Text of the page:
I know with all the talk of GCC 6.1.0 for MS-DOS, and other platforms, you must be thinking that all this talk of progress, and high versions numbers just isn’t right! I’ve just started to migrate code to GCC 5.1, and now you are telling me there is a GCC 6!
Where can I turn away from all this so called progress! I don’t like my C compilers to be C++ programs that require massive HOURS to compile. Can’t we just go back to the good old days?
And the answer is YES, you can!
So, considering I was able to build GCC 1.40 and cross compile to Linux 0.11 from Windows, can we do something with this?
Well ancient versions of EMX are very difficult to track down. Somehow I did mange to find this hybrid of 0.8B & 0.8C. The EMX runtime & binaries are from 0.8C, but the source code is from 0.8B. And the best thing is that the 0.8B is based around GCC 1.40! So with a little bit of tweaking the files, and messing around I got the assembler, linker, and C compiler to build with MinGW! Sadly the source code to EMXBIND, wasn’t included in the zips that I have, but the aformentioned RSXNT packages included a version of EMXBIND that will run on Windows! So I managed to mash them together, and for the fun of it, I’m using the old InfoTaskForce interpreter from 1987 to complete the vintage feel.
Now with my executable, I can run it on MS-DOS & OS/2!
and OS/2 2.0!
Well isn’t that fantastic!
However when running RSXNT’s bind, NTBIND I got this error:
No relocations in file:
you have not linked the NT library
Great. Some more digging around, and if you want to make Windows programs, you need to use the RSXNT includes & libraries. So I shifted the libraries around, and patched gcc to call the linker the same way RSXNT’s gcc driver calls it, and first go this error:
io.o: Undefined symbol __streams referenced from text segment
And looking at the stdio.h there is this:
extern struct _stdio _streams;
No doubt, the headers & libraries are tied together. So now making both of the RSXNT versions, I can link the executable. (YES I did try declaring the structure anyways, and I get stdout, but stdin doesn’t work).
Just like EMX before it, RSXNT, requires you to have the RSXNT.DLL file in your path, or in the same directory. I suppose it’s a fair trade off. Not that I expect there to be a surge of people cross compiling from Windows to OS/2, or even MS-DOS these days. GCC 1.40 is ancient, 1991 vintage, but even Linus Torvalds loved it!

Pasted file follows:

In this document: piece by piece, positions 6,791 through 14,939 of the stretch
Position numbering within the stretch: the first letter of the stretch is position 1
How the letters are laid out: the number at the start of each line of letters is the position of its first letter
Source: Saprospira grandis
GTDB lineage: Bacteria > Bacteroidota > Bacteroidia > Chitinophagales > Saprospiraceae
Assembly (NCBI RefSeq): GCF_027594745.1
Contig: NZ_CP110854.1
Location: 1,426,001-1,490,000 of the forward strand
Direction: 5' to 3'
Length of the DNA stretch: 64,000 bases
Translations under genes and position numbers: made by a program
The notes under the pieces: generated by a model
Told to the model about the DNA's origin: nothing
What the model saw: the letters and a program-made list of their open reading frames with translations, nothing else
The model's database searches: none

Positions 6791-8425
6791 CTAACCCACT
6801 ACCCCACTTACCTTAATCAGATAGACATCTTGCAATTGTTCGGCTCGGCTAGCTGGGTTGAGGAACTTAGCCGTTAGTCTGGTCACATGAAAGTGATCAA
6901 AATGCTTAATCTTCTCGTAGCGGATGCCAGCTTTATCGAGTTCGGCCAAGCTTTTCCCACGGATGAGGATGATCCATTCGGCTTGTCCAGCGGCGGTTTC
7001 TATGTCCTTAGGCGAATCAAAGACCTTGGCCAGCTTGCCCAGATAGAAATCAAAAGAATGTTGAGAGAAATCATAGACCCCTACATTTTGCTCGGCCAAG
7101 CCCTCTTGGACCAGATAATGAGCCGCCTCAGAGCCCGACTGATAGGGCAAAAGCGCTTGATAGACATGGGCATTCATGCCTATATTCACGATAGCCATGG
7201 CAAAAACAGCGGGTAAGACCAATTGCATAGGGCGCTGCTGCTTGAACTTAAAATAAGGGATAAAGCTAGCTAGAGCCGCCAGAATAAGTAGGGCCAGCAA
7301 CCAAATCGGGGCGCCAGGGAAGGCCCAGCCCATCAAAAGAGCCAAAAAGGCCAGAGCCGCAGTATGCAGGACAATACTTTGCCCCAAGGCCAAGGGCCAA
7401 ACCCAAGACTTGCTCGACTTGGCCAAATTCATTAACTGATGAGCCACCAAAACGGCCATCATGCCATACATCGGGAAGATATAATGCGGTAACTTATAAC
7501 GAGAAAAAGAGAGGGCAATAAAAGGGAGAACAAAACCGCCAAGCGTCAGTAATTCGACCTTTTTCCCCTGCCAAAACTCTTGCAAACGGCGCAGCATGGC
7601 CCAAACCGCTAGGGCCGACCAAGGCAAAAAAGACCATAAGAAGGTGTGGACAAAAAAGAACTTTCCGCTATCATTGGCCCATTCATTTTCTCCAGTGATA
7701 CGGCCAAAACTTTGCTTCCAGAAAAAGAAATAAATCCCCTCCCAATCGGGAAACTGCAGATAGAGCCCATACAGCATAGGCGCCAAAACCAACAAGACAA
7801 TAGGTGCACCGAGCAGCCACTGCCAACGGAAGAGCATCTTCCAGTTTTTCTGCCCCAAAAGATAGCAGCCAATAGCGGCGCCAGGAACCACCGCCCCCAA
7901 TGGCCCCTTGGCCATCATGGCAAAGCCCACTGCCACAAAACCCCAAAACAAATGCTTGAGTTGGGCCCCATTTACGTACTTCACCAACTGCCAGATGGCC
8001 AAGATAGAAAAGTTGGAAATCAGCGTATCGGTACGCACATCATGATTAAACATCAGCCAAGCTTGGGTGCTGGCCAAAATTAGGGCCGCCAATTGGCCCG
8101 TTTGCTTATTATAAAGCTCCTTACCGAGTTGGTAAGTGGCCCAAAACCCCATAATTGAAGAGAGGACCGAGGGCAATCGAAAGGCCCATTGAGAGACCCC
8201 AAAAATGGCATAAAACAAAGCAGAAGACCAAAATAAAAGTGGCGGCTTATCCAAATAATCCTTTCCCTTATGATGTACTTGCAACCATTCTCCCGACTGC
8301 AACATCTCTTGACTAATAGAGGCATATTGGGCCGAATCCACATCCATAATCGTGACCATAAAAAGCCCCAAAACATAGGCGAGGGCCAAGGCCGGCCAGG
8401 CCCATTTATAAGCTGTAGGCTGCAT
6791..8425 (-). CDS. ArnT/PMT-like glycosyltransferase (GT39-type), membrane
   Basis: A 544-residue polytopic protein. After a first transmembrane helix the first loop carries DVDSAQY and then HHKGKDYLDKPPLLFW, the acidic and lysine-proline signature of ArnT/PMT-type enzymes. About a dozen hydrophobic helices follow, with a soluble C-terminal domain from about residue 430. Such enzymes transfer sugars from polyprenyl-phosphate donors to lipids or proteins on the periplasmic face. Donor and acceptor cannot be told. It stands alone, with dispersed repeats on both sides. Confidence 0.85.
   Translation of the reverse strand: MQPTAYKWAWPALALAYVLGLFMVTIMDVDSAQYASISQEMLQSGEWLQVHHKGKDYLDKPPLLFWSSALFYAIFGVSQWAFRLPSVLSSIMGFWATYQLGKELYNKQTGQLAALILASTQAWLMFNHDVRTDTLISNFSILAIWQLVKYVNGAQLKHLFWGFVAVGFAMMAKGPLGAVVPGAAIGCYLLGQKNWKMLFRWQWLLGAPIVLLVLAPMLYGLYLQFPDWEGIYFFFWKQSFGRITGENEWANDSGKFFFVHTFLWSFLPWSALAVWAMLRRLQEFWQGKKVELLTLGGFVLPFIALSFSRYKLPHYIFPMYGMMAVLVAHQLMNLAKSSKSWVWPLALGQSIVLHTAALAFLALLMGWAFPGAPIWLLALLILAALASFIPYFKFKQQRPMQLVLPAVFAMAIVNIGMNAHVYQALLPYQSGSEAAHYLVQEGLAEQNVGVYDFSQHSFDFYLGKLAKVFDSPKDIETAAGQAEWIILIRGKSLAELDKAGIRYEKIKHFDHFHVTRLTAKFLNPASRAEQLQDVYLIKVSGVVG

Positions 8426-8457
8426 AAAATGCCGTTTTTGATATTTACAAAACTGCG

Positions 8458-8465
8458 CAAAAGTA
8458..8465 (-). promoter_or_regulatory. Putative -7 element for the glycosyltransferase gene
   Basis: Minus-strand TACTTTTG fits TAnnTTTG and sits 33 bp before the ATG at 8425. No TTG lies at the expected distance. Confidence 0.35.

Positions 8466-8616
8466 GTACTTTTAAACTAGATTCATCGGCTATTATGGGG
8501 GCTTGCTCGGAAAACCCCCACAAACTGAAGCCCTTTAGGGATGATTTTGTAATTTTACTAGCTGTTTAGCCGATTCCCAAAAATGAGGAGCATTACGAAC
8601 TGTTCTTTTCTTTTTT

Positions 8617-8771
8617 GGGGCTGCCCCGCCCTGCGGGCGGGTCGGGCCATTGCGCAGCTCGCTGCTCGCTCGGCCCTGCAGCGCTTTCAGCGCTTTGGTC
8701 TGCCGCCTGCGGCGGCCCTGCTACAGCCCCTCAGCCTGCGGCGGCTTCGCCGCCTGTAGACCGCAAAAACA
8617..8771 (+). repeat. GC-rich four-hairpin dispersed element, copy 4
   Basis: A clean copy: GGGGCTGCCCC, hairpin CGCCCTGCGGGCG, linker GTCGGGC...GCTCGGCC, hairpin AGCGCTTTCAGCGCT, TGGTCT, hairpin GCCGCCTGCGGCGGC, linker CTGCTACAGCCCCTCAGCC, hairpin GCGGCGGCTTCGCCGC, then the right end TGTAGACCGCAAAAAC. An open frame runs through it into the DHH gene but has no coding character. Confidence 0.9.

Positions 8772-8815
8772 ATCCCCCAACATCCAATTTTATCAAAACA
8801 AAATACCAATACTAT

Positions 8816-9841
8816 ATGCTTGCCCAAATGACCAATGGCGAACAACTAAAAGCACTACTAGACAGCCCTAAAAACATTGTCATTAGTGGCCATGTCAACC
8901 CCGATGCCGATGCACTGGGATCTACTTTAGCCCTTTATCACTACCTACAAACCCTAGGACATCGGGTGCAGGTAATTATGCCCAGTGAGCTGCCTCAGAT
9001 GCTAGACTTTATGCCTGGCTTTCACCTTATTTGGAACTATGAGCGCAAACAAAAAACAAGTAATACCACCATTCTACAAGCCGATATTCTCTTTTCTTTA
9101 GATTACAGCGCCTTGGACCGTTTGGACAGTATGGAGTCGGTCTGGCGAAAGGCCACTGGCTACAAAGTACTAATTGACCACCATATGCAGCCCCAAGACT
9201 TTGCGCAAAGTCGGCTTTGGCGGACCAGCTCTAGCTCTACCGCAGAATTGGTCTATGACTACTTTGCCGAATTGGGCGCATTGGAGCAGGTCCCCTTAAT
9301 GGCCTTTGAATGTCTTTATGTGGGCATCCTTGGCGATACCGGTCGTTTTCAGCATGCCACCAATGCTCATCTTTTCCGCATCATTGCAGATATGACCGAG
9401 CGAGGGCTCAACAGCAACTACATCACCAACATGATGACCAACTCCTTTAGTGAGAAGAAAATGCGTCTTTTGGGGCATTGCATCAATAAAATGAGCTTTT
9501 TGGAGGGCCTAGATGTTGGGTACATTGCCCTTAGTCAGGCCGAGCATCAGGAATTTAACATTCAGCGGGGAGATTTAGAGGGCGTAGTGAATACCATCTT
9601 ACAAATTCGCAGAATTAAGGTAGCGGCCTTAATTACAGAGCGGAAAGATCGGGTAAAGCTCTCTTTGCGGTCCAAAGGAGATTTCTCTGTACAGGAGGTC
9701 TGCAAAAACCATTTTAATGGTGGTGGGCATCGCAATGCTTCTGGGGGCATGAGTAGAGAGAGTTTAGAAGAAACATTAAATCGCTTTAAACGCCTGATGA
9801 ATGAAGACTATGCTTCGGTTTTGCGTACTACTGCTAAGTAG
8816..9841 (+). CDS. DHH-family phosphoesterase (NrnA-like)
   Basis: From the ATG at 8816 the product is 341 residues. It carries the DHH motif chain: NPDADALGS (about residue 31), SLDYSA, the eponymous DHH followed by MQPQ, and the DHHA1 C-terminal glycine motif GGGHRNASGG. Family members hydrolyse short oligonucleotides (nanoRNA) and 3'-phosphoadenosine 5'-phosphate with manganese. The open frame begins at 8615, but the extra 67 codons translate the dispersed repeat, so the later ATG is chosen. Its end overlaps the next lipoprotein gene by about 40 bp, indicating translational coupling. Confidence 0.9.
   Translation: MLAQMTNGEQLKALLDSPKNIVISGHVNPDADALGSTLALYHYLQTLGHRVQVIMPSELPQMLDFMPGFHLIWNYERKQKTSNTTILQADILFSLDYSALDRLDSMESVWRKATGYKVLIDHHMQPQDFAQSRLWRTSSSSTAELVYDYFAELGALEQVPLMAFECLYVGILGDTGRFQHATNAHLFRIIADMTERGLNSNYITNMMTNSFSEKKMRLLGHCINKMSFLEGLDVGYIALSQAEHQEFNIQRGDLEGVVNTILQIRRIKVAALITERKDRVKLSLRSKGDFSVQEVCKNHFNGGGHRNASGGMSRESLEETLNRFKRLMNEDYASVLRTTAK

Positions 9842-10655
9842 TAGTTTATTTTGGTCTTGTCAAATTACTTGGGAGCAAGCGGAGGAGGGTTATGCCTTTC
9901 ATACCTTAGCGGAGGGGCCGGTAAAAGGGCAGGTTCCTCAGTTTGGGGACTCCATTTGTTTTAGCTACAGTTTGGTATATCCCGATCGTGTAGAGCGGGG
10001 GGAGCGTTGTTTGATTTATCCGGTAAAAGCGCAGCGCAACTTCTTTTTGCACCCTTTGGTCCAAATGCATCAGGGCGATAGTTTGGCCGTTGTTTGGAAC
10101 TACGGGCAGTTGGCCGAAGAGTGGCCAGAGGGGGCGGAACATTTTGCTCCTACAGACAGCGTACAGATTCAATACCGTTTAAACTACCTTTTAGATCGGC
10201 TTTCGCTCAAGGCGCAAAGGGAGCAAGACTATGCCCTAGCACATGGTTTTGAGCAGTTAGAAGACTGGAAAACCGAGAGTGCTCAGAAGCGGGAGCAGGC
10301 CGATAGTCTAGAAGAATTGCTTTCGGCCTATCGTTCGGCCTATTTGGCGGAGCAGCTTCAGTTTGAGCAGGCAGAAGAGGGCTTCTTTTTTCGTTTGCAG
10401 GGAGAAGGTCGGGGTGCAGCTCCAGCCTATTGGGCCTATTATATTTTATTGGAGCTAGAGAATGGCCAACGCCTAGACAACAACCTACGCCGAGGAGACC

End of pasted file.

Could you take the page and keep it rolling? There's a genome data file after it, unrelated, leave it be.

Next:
For comparison, GCC 5.10 produces a 55,906 byte interpreter, while GCC 1.40 produces a 88,576 byte interpreter.
For an attempt at porting some code, I choose Nethack 1.3d, and used the MS-DOS based makefiles. It didn’t work so well, but I was able to patch in enough of the unix based termios logic, and thanks to EMX/RSXNT’s built in termios capabilities I was able to get a working version!
I don’t know if there really was any advantage to compiling with GCC 1.40, but it was great to see that this 1991 compiler could handily compile the 1987 based code.
How about some speed comparisons? I dug out the ancient dhrystone.c, and gave it a shot. I had to define 500,000,000 passes, as my computer is fast. GCC 1.40 only offers -O for optimization, while GCC 5.1 offers many more levels, but for this quick experiment they really aren’t needed.
Dhrystone(1.1) time for 500000000 passes = 57
This machine benchmarks at 8771929 dhrystones/second
Dhrystone(1.1) time for 500000000 passes = 40
This machine benchmarks at 12500000 dhrystones/second
Dhrystone(1.1) time for 500000000 passes = 43
This machine benchmarks at 11627906 dhrystones/second
Dhrystone(1.1) time for 500000000 passes = 16
This machine benchmarks at 31250000 dhrystones/second
Dhrystone(1.1) time for 500000000 passes = 14
This machine benchmarks at 35714285 dhrystones/second
Dhrystone(1.1) time for 500000000 passes = 11
This machine benchmarks at 45454545 dhrystones/second
As you can see, GCC 1.40 produces the slowest code. While it’s optimized code did beat out GCC 5.10 with no optimizations, turning on optimizations did blow it away. And again GCC 5.1 beat out the older 1.40 for executable sizes.
And this time by over a 2x lead! It is fair to say that the new versions of GCC, despite being significantly larger do indeed produce smaller and faster code.
For anyone who’s read this far, I guess you want to take it out for a test drive? Remember it is still EMX based, which means is wants to live on the ROOT of your hard disk. I’m using the ‘D’ drive for myself, so if you are using C or whatever you’ll need to alter the environment vars.
You can download the exe’s and combined source here: gcc-1.40_EMX-OS2_RSXNT.7z